News & Public Affairs

Tuesday September 30, 2014


Columbia University law Professor George Fletcher says that there are two distinct trends in the U.S. constitution. Prior to the Civil War the document emphasized voluntary association, individual freedom and republican elitism. President Lincoln ushered in the beginning of a trend toward organic nationhood, equality for all persons, and popular democracy. Although it took many years for the country to begin to achieve the latter goals, they are the bedrock of the newer, more complete constit...

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The next Florida governor will be selected in 500 days. Today we heard speeches by six possible Democratic candidates (Cong. Jim Davis, State Rep. Lois Frankel, State Senator Darryl Jones, Tallahassee Mayor Scott Maddox, attorney Bill MacBride, and former U.S. Attorney General Janet Reno). Charles MacKenzie, the state co-ordinator of the Rainbow Push Coalition described efforts to register voters and involve people in the political process.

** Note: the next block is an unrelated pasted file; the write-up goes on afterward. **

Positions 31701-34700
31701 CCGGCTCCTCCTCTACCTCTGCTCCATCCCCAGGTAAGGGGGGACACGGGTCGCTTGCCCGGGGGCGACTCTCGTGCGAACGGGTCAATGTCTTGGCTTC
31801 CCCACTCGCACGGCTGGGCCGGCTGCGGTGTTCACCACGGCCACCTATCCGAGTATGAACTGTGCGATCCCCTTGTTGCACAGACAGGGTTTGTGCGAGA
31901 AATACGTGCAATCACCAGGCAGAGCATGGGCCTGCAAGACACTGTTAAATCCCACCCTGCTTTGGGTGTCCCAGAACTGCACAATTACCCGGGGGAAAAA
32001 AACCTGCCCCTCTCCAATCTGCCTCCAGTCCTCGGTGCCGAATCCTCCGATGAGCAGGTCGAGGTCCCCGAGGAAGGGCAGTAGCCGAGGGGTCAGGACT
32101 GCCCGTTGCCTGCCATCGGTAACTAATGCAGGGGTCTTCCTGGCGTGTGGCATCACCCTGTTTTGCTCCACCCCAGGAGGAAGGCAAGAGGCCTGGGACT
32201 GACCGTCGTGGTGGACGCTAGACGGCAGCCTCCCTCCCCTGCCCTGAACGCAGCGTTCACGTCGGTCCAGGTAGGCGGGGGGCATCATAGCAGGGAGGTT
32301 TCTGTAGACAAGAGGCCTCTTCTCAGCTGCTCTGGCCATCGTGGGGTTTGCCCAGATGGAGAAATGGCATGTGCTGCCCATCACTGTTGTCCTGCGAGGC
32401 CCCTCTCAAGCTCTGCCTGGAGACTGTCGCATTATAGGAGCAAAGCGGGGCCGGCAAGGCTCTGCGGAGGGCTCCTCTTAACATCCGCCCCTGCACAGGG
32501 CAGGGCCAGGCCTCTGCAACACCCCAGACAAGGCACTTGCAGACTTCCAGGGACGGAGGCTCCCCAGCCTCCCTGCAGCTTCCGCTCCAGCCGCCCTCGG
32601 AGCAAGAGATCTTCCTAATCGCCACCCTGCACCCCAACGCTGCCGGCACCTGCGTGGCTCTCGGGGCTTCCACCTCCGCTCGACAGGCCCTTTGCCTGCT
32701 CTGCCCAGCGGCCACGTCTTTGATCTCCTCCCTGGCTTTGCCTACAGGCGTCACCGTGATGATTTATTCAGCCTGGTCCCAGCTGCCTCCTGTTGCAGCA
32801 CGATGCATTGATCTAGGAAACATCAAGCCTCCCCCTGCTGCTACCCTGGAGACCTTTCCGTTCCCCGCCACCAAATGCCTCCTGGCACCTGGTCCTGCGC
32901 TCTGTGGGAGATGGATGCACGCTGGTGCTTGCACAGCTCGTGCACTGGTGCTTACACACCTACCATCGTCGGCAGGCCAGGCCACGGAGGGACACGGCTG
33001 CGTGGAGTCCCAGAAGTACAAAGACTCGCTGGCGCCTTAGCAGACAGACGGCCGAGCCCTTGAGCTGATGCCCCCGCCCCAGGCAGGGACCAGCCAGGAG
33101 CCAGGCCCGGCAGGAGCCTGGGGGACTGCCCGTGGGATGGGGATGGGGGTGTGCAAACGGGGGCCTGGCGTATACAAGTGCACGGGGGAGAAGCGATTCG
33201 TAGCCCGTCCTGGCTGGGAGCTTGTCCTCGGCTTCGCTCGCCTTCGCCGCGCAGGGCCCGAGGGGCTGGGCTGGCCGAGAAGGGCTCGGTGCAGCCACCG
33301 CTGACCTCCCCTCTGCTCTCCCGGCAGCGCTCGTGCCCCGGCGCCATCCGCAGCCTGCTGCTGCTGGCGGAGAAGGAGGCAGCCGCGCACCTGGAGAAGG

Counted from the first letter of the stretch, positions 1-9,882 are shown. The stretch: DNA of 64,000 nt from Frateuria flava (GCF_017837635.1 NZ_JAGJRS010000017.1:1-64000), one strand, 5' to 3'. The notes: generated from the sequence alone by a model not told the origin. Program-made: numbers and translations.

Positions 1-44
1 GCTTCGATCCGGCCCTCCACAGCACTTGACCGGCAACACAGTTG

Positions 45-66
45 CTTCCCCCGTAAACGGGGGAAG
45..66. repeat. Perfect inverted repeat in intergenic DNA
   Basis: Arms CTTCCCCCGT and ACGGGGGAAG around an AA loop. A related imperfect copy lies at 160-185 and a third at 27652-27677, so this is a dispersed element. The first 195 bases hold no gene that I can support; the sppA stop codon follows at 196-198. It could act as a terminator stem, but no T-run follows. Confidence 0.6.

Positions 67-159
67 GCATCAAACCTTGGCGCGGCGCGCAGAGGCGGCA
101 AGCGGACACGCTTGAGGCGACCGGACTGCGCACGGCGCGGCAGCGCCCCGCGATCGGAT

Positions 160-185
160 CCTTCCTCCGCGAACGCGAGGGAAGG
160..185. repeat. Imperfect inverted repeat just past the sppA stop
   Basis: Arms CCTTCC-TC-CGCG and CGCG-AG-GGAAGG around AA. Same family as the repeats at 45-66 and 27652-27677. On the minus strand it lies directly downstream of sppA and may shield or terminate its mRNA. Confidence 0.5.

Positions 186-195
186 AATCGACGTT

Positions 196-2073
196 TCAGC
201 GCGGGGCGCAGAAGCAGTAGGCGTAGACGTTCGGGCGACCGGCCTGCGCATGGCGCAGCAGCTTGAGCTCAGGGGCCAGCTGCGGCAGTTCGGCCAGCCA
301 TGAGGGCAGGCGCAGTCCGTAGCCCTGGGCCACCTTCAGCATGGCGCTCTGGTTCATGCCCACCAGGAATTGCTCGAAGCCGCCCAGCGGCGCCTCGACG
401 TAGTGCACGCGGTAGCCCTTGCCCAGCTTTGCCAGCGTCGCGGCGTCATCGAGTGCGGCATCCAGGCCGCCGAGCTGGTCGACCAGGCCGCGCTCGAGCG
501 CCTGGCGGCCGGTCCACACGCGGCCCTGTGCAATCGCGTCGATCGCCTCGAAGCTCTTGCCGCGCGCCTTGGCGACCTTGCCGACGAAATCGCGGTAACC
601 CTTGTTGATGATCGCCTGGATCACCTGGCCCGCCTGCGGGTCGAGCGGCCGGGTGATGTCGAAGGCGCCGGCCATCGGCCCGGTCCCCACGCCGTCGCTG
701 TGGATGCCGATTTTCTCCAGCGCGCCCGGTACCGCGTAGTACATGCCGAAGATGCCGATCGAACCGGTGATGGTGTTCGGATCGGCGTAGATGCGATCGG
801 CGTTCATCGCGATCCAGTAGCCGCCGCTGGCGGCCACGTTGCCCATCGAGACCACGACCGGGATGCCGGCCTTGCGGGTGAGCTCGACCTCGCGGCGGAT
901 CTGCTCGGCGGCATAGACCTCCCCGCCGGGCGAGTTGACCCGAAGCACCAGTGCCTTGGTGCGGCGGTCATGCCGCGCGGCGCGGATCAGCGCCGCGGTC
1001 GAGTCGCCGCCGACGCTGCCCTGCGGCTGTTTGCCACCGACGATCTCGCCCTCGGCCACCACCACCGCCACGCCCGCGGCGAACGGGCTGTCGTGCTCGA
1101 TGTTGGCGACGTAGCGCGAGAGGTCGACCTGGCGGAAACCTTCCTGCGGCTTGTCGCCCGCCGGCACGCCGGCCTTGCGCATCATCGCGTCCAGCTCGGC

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Sally Watt's report on the last standing slave quarters in Florida

A discussion of the St. Petersburg Police Department's use of an explosive device on a recording studio in South St. Petersburg. The device caused the building to burn to the ground and $100,000 worth of recording equipment was destroyed. Guests: Craig Johnson, rap singer and Omali Yeshitela of the African People's Socialist Party.

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Are we returning to segregated schools in Hillsborough County?

Andrew Manning was the original plaintiff in the NAACP legal Defense Fund lawsuit against the Hillsborough County School Board, alleging that as an elementary school student in 1959 he was being given a substandard education at his segregated elementary school (Dunbar) in west Tampa. Manning's lawsuit led to the 1971 federal court-ordered school busing. He claims that despite years of busing the school district is still not adequately integrated. Now the school district is trying to end the b...

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Our guests Joan Kawell, professor of Education at USF, Congressman Jim Davis of Tampa, and Gloria Pipkin of the Florida Coalition for Assessment Reform discussed the impact of standardized tests on education, student's, and teachers. The guests pointed out that standardized tests are used as a punishment device rather than as a method for improving learning. They also said that the curriculum is schools was being cannibalized by "teaching to the test" and that students were being "traumatized...

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